Corn flea beetles (Chaetocnema pulicaria) are an early-season pest that can be especially active after mild winters. The Stewart’s Wilt bacterium is vectored by corn flea beetles. Although most commercial hybrids have tolerance to Stewart’s wilt bacterium, seed corn inbreds can be susceptible to the disease. Mild winters can lead to a planting season with greater beetle activity, and consequently, a greater risk of early Stewart’s wilt infection.

Description and Biology

Corn flea beetles are shiny, black, and are approximately 1.8 mm long with elongated hind legs. They overwinter as adults in grassy areas around corn fields, and mated females lay their eggs close to the base of corn plants in the spring. Eggs hatch into larvae after six days. Larvae feed on corn roots and pupate. Within two weeks beetles emerge from the soil.1 The generations during corn emergence can be a potential problem.

Corn flea beetles jump like fleas on a dog and feeding on corn leaves creates white streaks on leaves as tissue is scraped away. If populations are extreme, their direct feeding can kill leaves and seedlings. Through their feeding, which can begin when corn seedlings emerge, bacteria that cause Stewart’s Wilt can be passed along to the corn plant. Corn fields that are most likely to sustain injury are those planted in cool, wet springs because they can grow slowly and are exposed to feeding for a longer period of time.

Beetle Overwintering

Beetle survival overwinter is dependent on temperature.  A winter temperature index can be used to help forecast flea beetle survival (Table 1). The following index is derived from Celsius temperatures over the winter months December, January, and February and uses the formula: [-17.7°C – mean monthly temperature °C) x -1.8].2

Table 1. Winter temperature indices and range of disease severity observed at four locations in Southern Ontario (1984 – 1985).


Average Monthly Temperature in °C

Winter Temp. Index*

Disease Rating**




























*Winter temperature index is derived from the winter months temperatures in Celsius using the formula ∑ [-17.7°C – mean monthly temperature °C) x -1.8]

** Rating system where trace = 1 or 2 lesions/row; slight = 1 to 2 lesions on several plants in the row; moderate = numerous lesions on all plants in the row; severe = numerous lesions, leaves shredding and prematurely senescing on all plants in the row.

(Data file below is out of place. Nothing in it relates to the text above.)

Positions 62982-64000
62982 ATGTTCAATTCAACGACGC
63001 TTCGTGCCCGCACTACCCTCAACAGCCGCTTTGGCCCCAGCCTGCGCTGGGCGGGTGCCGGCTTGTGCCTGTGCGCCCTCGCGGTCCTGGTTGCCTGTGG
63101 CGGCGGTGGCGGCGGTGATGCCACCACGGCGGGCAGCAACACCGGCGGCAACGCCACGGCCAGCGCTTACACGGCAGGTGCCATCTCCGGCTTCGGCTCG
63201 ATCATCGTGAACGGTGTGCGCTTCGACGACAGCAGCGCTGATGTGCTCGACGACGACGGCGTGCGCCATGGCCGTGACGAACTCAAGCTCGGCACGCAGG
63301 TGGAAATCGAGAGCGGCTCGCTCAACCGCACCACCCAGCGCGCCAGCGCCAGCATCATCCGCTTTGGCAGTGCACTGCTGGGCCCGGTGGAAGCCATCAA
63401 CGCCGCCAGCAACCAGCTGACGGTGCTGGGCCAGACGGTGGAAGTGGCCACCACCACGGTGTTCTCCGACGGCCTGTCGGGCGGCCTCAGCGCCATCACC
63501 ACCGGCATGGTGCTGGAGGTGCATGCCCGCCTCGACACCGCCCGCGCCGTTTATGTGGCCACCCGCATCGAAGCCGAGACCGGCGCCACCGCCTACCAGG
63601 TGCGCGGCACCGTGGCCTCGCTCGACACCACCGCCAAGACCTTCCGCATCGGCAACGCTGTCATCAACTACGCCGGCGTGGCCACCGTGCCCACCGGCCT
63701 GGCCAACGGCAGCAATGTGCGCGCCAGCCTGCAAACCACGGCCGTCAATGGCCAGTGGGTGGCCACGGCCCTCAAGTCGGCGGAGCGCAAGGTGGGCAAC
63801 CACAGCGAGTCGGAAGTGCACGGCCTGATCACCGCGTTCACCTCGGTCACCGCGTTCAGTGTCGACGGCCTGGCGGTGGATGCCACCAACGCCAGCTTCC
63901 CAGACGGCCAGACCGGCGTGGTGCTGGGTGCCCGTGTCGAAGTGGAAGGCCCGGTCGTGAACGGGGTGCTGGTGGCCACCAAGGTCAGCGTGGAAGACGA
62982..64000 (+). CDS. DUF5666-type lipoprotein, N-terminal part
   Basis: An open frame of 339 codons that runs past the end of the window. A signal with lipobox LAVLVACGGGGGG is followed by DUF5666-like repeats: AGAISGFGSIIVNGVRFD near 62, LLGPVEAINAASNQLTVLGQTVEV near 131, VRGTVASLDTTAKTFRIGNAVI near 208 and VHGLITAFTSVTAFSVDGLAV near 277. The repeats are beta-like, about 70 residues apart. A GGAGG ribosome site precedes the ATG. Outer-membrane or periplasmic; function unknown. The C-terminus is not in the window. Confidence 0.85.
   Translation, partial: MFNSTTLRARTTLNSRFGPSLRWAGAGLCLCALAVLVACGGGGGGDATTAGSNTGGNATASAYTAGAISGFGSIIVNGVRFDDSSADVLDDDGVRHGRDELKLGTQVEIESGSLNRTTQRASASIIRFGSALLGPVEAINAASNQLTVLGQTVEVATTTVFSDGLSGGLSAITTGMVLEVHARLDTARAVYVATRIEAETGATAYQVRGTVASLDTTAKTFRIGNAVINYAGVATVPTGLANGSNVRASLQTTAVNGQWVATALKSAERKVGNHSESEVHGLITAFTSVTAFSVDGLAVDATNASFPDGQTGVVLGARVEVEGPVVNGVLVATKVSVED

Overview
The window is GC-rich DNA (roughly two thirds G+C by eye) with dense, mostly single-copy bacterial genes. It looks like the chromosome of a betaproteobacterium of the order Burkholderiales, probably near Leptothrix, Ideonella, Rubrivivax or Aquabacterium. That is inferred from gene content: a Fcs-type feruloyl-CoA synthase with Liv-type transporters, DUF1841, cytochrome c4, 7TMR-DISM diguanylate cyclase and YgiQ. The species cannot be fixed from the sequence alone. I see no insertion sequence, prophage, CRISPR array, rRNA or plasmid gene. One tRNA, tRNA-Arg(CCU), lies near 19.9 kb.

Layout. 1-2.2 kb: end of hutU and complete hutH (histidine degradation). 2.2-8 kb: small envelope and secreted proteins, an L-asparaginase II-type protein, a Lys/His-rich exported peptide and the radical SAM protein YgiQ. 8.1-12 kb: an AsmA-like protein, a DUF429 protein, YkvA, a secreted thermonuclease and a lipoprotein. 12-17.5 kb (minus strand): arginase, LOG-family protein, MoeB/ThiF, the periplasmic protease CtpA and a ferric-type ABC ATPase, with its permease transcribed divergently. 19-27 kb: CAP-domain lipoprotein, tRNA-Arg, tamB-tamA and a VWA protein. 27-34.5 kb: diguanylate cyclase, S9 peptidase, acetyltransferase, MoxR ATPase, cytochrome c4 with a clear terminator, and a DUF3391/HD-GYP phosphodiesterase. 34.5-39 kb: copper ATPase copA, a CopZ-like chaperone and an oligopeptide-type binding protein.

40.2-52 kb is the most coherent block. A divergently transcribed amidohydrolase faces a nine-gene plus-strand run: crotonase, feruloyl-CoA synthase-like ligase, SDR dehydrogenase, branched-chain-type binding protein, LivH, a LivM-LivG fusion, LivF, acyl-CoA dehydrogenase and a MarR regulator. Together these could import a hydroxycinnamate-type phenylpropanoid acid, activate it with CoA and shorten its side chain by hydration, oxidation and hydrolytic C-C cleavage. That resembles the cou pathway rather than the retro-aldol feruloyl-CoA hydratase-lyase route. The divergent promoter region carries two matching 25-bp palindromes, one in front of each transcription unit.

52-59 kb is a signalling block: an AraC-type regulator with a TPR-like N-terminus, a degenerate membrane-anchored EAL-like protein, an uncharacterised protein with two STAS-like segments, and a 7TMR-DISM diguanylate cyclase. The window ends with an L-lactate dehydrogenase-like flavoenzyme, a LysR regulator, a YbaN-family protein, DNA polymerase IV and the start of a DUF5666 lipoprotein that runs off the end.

Source: Anderson, T.R. and Buzzell, R.I. 1986. Distribution and severity of Stewart’s bacterial wilt of dent corn in Ontario, 1985. Canadian Plant Disease Survey 66:1, 23-25.


Fields should be scouted every four to five days from early May to late June. Five sets of 20 seedling plants per field should be examined to determine corn flea beetle densities.1


Certain inbreds used for seed corn production and some hybrid corn lines may be susceptible to the Stewart’s wilt bacterium. Fields planted with susceptible corn products have a threshold of six beetles per 100 plants prior to the fifth-leaf stage.1 For hybrids tolerant of the disease, thresholds of an average of five or more beetles per plant prior to the fourth-leaf stage may justify treatment.


Stewart’s Wilt causes more severe symptoms when infection occurs early, and seed treatments may be used to help protect seedlings from early infection. Seed treatments such as clothianidin (Poncho® 250), imidacloprid (Gaucho® 480 FL), and thiamethoxam (Cruiser® 5 FS) can be used to help protect against corn flea beetle damage to emerging seedlings.3 Eastern Canada research from 2000 demonstrated corn flea beetle feeding could be reduced by 60% using seed treatments.4 Growers using fungicide seed treatment products alone should scout for flea beetles and determine if their numbers would warrant a foliar insecticide application. It is typically uneconomical to make foliar insecticide applications unless the hybrid is highly susceptible to Stewart’s Wilt.3

Stewart’s Wilt

Beetles may harbour the Stewart’s Wilt bacteria throughout the winter or they may acquire the bacteria by feeding on infected plants in the spring.5 Beetles can then transmit the bacteria through the plant wounds created from feeding on corn plants. The disease has two phases: seedling phase and the leaf blight phase which occurs after tasseling.5 The first phase is generally more severe with the possibility of infected seedlings becoming wilted and dying if the base of the stalk becomes rotted. To observe for the rot, dig seedlings and slice them lengthwise. A yellow ooze may flow from the vascular bundles. Observe the stem base for a rotted cavity. The leaf blight phase is characterized by long water-soaked lesions extending the length of the leaf. Lesions eventually turn necrotic and can resemble those of Goss’s Wilt; therefore, a laboratory confirmation may be required.


Fields with corn products susceptible to Stewart’s wilt may need protection against corn flea beetles if winter temperatures are mild. Consult your DEKALB® brand seed representative for information on corn products with tolerance to Stewart’s Wilt and other diseases.

Corn flea beetles

Figure 1. Corn Flea beetles emerge from the soil early in the season and may be a vector for Stewart's wilt bacteria. Photo coutesy: Frank Peairs. Colorado State University,